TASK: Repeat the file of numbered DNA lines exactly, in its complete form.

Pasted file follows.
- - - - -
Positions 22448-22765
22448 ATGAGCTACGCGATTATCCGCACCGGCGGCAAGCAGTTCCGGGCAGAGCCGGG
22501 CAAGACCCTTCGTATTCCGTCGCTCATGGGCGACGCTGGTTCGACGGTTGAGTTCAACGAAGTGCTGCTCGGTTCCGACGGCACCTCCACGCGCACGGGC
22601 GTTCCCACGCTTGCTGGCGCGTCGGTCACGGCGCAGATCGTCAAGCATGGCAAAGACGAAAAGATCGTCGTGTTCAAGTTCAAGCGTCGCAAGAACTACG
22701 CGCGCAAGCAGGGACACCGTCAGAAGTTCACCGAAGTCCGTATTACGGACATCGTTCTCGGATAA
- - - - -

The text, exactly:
Positions 22448-22765
22448 ATGAGCTACGCGATTATCCGCACCGGCGGCAAGCAGTTCCGGGCAGAGCCGGG
22501 CAAGACCCTTCGTATTCCGTCGCTCATGGGCGACGCTGGTTCGACGGTTGAGTTCAACGAAGTGCTGCTCGGTTCCGACGGCACCTCCACGCGCACGGGC
22601 GTTCCCACGCTTGCTGGCGCGTCGGTCACGGCGCAGATCGTCAAGCATGGCAAAGACGAAAAGATCGTCGTGTTCAAGTTCAAGCGTCGCAAGAACTACG
22701 CGCGCAAGCAGGGACACCGTCAGAAGTTCACCGAAGTCCGTATTACGGACATCGTTCTCGGATAA